Every so often, innovation has the ability to affect an entire industry, and even popular culture. Horse and buggy travel was made obsolete by the invention of the internal combustion engine and the mass production of the automobile. Passenger train travel was influenced by the airplane and the jet engine.
A few instances of this phenomenon have occurred more recently and might affect business going forward. Investors should be able to make a more informed judgment by paying attention to cutting-edge trends in disruptive innovation in the tech sector.
The personal computer industry is in turmoil. Its downfall can be traced to a specific date in history and a brand new product category. On April 3, 2010, Apple
) released the iPad. The upward trajectory in tablet shipments has coincided with a rapid decline in those of PC's. Tablet sales could top PC sales for the first time in 2015, according to one analysis.
Apple investors were rewarded, as the iPad has become the company's second best-selling product behind the iPhone, comprising nearly 18% of overall corporate revenue. Over 161 million devices were shipped in the 2011-2013 fiscal years. Apple has approximately 40% of the market right now.
Apple hasn't rested on its laurels, either. Over the last 3.5 years, the tech giant has upgraded the iPad several times with faster processors, higher resolution displays, a smaller version, more memory, and larger capacity batteries. Higher TTM shipments have been reported each year. The iPad showed up on one analyst's list of the top 12 tech products over the last two decades. Rumors have it that an iPad Pro, targeted for high-end users, will be released later this year.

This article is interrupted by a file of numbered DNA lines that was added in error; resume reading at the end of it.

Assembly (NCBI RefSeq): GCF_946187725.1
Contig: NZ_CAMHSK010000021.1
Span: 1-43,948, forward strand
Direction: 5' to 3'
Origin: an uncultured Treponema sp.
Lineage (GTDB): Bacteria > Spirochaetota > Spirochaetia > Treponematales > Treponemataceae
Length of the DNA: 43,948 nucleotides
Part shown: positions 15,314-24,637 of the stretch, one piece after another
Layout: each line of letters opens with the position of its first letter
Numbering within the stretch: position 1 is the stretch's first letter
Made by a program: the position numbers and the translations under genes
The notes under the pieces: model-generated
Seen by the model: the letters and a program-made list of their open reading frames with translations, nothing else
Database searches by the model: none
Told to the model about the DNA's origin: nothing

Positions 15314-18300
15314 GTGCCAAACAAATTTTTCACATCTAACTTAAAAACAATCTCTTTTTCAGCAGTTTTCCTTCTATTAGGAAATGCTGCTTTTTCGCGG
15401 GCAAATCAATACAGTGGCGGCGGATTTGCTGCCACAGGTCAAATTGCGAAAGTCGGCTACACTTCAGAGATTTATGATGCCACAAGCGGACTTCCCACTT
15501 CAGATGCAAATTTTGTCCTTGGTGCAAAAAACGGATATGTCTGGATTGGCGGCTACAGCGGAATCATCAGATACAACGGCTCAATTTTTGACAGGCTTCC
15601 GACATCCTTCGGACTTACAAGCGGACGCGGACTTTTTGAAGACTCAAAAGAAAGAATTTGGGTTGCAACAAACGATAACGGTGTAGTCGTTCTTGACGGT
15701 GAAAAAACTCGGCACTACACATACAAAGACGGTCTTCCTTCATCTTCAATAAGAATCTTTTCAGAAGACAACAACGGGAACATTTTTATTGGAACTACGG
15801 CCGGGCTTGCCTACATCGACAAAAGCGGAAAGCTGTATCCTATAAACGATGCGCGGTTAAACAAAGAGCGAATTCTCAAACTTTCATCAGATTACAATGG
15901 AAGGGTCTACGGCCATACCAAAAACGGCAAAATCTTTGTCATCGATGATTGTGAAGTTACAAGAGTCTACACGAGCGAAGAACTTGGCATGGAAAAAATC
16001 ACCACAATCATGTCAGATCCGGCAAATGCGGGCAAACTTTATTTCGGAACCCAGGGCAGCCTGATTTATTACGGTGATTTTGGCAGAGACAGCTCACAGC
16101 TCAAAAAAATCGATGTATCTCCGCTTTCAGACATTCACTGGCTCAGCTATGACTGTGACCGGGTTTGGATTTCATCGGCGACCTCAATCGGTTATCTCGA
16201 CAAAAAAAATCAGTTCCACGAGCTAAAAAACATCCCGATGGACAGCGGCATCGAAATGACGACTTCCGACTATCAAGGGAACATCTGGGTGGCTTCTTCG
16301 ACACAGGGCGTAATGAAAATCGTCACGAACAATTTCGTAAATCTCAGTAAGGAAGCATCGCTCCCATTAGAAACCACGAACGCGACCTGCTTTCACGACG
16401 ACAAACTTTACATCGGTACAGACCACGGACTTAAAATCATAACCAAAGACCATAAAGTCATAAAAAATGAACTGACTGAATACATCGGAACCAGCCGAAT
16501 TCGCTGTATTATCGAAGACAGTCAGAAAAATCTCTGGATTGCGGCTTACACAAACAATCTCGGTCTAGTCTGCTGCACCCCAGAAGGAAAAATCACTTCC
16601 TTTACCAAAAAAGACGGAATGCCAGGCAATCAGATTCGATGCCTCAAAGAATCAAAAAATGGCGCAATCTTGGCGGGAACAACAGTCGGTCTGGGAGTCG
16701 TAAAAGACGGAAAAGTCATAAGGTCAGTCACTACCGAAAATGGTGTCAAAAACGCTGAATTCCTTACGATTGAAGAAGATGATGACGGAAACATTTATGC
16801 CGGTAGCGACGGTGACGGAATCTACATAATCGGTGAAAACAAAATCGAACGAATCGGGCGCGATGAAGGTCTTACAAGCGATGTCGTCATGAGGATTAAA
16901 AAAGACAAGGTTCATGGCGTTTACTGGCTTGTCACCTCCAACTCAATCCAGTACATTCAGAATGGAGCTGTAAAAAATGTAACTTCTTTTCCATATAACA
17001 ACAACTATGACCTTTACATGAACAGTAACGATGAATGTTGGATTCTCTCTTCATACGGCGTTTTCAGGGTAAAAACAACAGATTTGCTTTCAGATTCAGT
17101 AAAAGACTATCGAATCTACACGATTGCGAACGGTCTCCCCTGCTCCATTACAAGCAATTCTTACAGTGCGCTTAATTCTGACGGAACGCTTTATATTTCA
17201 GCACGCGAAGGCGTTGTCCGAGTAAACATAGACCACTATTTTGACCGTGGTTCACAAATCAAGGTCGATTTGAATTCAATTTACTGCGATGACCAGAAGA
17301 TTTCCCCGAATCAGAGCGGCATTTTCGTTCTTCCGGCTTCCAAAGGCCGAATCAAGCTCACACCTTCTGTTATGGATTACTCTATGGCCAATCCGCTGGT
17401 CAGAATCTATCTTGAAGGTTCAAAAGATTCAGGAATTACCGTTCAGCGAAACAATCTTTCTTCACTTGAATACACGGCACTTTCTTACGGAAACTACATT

The iPhone has also gone though a yearly update cycle, and the device was made better each time. It has delighted scores of users, as the product exhibits a 90% retention rate. This bodes well for the future.
Shareholders shouldn't give up on Apple, in spite of its recent troubles.
The times are changing
One of the top players in the PC industry, Dell, recently went private after floundering for a number of years. Lack of viable alternative products to PC's probably had a lot to do with the decision.
Another leading manufacturer, Hewlett-Packard
) , has had to reinvent by expanding into business-to-business services such as outsourcing, and offering other products like data storage devices and printers, where it controls 40% of the market. PC hardware does not rank high in the company hierarchy anymore, and industry share there is projected to drop as lower-cost manufacturers take over.
The strategy may be paying off for investors as the stock price and EPS have appreciated even as revenue has slipped. Don't count out HP, either.
HPQ Total Return Price data by YCharts
Turning it around
Standalone GPS device manufacturers had no competition in the turn-by-turn navigation market for over a decade, until Google and others added GPS capability to mobile maps apps.
Sales have been affected. One company, Garmin
) has reported relatively flat revenue growth over the last four years and hasn't fully recovered from the 2008-2009 recession.
The upgrade cycle for new in-car GPS systems has slowed, and the the company has had to rely on markets in aircraft, marine, and outdoor navigation systems and fitness products to stabilize things.
Garmin may have life left now, but the long term is still still a bit cloudy for its in-car systems, as more people begin using smartphones as automotive navigational devices.
Some tech inventions have turned entrenched industries upside down and affected investment decisions.
The tablet revolution, while helping Apple, has greatly affected the PC business and forced radical changes at companies like Dell and HP. The smartphone, running map apps containing turn-by-turn navigation capability, has affected stand-alone GPS manufacturers like Garmin, forcing companies to shift focus to other areas to stabilize business. The long term is a bit muddled and investors need to keep ahead of innovation disruption in order to profit.
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